“Actually, Cam, I just passed my six-month anniversary—”

“That is still new,” he shrills.

Okay. Fine. I’m not gonna argue, even though it’s the longest job I’ve had, at least post-college. My years working as a cashier at Victoria’s Secret don’t count as publishing industry experience.

This might be the longest-lasting job I’ve had since college, but it’s not the first. Yup, I was at another publishing house, but that lasted only three weeks. I was fired for punching someone who grabbed my ass.

That one didn’t have a romance division anyway, so fuck them.

But as my over-achieving mother likes to say, New York publishing is a small world. I’d better be careful about keeping this job, she’s warned me. I can only get fired so many times before the word is out that I’m trouble.

That’s just want she said—trouble.

So I decide to back down. Cameron looks like he’s about to have a coronary anyway, and I don’t want to be responsible for killing the man. Although, maybe that wouldn’t be such a bad thing.

“How about I give this another pass, Cam? Maybe I can sex it up a bit?”

His shoulders drop back down to their natural position. I’m pretty sure I’ve won this round. Or, at least, haven’t lost my job yet. “Yes, Amalia, that’s exactly what I want you to do. And take ‘cheesiness’ out of the last sentence. Are you kidding me? You want to tell romance readers the book they’re considering is ‘cheesy?’ I thought you were the pro in this genre. That you’ve been reading romance day and night since you learned to read.”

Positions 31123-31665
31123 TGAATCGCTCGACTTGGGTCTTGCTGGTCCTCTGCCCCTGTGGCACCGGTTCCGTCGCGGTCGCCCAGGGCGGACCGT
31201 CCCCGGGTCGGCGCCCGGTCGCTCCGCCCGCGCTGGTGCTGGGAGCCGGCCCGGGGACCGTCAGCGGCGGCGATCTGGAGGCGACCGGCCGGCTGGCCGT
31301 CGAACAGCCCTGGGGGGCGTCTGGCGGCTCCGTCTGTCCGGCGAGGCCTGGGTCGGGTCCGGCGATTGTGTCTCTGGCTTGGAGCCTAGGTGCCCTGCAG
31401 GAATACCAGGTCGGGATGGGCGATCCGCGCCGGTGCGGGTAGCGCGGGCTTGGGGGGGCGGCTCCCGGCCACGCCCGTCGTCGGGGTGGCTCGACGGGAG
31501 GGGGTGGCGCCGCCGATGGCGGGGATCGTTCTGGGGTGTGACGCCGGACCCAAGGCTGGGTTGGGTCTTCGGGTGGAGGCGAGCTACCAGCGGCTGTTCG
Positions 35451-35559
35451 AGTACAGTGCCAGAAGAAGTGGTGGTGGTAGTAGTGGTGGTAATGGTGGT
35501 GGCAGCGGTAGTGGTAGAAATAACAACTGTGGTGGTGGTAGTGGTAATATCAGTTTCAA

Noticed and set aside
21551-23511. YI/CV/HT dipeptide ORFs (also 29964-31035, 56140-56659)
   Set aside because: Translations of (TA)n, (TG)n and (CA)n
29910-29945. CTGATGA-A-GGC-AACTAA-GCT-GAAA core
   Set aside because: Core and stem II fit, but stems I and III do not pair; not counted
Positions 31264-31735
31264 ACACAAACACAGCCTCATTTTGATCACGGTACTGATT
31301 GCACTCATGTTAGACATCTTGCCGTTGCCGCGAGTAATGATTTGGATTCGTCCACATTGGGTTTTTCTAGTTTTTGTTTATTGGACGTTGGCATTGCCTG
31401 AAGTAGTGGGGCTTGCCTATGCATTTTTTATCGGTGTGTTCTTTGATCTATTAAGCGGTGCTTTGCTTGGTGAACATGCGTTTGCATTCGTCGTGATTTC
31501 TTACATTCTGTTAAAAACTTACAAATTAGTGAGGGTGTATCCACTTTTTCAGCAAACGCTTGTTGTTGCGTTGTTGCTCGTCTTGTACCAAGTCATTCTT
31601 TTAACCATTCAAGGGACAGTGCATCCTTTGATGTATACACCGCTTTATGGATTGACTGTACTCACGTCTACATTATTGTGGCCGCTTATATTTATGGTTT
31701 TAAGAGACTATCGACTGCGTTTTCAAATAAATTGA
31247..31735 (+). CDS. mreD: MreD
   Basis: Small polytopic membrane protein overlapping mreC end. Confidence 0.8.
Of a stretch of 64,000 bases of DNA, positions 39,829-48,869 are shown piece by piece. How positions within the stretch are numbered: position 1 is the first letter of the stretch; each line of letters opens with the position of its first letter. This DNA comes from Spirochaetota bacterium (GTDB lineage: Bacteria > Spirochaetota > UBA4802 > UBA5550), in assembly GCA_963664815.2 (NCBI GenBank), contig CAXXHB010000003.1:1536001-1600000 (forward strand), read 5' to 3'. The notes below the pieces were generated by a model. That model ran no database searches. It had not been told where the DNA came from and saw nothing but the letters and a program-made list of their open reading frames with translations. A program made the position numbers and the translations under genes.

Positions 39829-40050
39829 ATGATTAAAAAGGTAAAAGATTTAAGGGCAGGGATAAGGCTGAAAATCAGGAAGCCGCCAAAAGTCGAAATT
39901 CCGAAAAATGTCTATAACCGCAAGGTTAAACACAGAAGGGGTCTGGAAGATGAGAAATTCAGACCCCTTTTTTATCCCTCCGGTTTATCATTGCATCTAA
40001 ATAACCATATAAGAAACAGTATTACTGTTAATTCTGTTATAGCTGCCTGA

Okay, I might have oversold that a bit.

“I am a romance lover, Cam. It’s true. I read them all the time.”

That part is accurate, and probably why I have no boyfriend. Romance novels have ruined my love life by raising my expectations. And the sex… well, I know I’ll never have sex like they do in those books.

Which is why I read them, I suppose.

Oh crap, I have to remember to get new batteries for my vibe on the way home tonight.

Cameron’s fingers unclench and the red drains from his face, leaving him looking only slightly evil. “I just want to remind you, Amalia, of what we discussed in Monday’s meeting. We’re all skating on thin ice here. The publishing house hasn’t had a hit in a while, and the romance division in particular is really hurting. Should layoffs ensue, it’s last in, first out.”

Last in, first out. That means since I’m the newest hire, I’ll be the first to get canned. Lovely.

I lean closer to him. “Cam, does that mean I should be looking for a new job right now?”

I don’t mean to tip him off, but if he’s being honest, I will be too.